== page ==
Youth Ministry Résumé
You need a résumé or you need a job, but not both.
A résumé is a case for why you should have what you don’t have. If you want a youth ministry job you need a résumé that demonstrates why you should have it. If a church wants a particular kind of youth minister they need a résumé and job description that is attractive to that kind of person.
Advice for Youth Ministers
- Don’t float your résumé unless you are looking for a job. Your résumé can help you find the job you want and lose the job you have. If you have a ministry job and some other church asks you to submit a résumé, tell them ‘no’. If they are wanting to fill a position, they can send a job description and church résumé to you. They can evaluate your online material (church website, YouTube, Facebook, Vimeo) and talk to people in your congregation without putting your current job at risk.
- Craft Online Content- Blogs, LinkedIn, Facebook, Youtube, Vimeo are places to build your résumé. You can teach or preach to an empty room, record it and put it on your Vimeo channel. Recording and posting accessible material is good whether you are looking for a job or not.
- Tell a Story with Your Résumé- The résumé should point toward the position you want. Do not clutter the story with a dozen superfluous part-time jobs and lists of responsibilities. DON’T WASTE TIME ON A LONG, THEOLOGICAL, PERSONAL MISSION STATEMENT. Keep it down to 20 words or less. (i.e. Make disciples of students)
- Be Honest- 44% of résumés contain lies. Honesty will make your résumé distinct.
Advice for Churches
- Create a resume for your open position- In the job description specify your goals as opposed to a list of programs and tasks. List your values. Be aware of inconsistencies (i.e. Don’t ask for expert pedigree and leadership qualities if the position is going to be micromanaged). Include references from former position holders.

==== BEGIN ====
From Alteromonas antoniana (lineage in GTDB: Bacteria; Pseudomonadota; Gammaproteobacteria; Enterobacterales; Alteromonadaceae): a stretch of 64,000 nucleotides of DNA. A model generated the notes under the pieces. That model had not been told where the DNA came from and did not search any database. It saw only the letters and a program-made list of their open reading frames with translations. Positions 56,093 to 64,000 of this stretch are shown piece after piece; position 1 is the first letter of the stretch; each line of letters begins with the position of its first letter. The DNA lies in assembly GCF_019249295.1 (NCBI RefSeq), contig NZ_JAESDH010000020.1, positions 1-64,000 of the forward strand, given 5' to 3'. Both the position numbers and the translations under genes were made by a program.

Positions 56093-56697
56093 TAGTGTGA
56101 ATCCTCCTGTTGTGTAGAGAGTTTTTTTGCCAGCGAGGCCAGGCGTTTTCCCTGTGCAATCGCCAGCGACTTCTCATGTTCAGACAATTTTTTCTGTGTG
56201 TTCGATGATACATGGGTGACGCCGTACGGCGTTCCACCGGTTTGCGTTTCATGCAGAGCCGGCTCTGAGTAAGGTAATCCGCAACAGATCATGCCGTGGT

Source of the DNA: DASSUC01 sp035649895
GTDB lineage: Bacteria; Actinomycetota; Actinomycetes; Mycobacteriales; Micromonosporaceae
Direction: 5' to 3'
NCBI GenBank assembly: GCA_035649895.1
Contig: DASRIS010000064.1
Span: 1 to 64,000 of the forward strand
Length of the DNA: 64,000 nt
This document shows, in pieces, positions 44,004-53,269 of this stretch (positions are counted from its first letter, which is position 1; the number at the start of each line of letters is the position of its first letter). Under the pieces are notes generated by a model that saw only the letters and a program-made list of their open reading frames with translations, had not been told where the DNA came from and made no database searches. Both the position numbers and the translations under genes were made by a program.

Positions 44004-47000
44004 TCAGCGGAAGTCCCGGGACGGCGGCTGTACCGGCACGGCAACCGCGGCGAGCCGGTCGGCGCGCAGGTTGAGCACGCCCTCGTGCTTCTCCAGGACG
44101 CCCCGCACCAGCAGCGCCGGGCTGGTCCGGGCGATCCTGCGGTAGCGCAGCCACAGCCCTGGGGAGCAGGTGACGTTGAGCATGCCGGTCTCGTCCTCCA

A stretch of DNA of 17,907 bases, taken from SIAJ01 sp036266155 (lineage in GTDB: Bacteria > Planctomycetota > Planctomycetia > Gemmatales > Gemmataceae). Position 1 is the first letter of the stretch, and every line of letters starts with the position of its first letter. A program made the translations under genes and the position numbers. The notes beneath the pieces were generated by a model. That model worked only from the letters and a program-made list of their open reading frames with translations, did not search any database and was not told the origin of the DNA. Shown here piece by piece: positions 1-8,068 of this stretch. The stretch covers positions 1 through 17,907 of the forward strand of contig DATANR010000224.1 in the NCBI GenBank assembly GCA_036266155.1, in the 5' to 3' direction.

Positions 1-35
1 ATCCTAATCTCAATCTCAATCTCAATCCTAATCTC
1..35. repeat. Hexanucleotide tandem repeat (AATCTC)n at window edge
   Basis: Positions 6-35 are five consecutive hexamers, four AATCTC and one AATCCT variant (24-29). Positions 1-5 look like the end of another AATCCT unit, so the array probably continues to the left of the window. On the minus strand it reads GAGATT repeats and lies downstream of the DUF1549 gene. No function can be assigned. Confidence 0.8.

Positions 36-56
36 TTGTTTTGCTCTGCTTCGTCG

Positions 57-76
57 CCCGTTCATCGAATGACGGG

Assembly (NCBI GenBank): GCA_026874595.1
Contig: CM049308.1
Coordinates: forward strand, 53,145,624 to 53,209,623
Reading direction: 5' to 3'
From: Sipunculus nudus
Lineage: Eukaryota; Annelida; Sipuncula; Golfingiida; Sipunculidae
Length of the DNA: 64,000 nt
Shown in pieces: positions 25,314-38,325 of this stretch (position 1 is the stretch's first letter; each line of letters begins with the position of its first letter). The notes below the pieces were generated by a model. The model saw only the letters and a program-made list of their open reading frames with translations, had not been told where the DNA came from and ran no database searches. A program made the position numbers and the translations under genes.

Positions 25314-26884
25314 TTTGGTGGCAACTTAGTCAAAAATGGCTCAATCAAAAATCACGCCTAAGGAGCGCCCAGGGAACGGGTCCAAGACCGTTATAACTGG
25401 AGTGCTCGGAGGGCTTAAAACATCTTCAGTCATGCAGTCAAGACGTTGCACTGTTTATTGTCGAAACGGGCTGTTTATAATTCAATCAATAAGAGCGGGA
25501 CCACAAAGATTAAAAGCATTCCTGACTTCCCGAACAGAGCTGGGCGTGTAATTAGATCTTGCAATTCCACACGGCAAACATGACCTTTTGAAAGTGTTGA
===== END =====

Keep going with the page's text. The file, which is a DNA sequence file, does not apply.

- Do the Work- Headhunting is a sport. Go after the person you want instead of posting an open position and waiting for good people to come knocking at your door. If you want to hire someone who has a job, don’t ask them to risk their job so you can add a résumé to your stack. An internet search and a few phone calls can narrow down your top prospects.
- Don’t Underestimate Recent Graduates- A well-trained ministry graduate may be a better option for your position than someone with 3+ years of experience. Experience can make a youth minister less teachable and more expensive.
- Be Objective- Every church is “special”. Get feedback about your job description and congregation from outsiders. You may have a great position that people are turning down because of a bad website. Invite outside criticism of your job description especially from those who refuse to decline your invitations. I turned down a job many years ago because the preacher spent the whole interview weekend talking about himself. I received an excellent follow-up phone call from one of the search committee members allowing them to correct the problem for the next round of interviews. Few committees do this.
Churches, what advice would you give youth ministers who are looking?
Youth ministers, what advice would you give churches who are looking?
Related Links and Posts
Originally posted March 2012.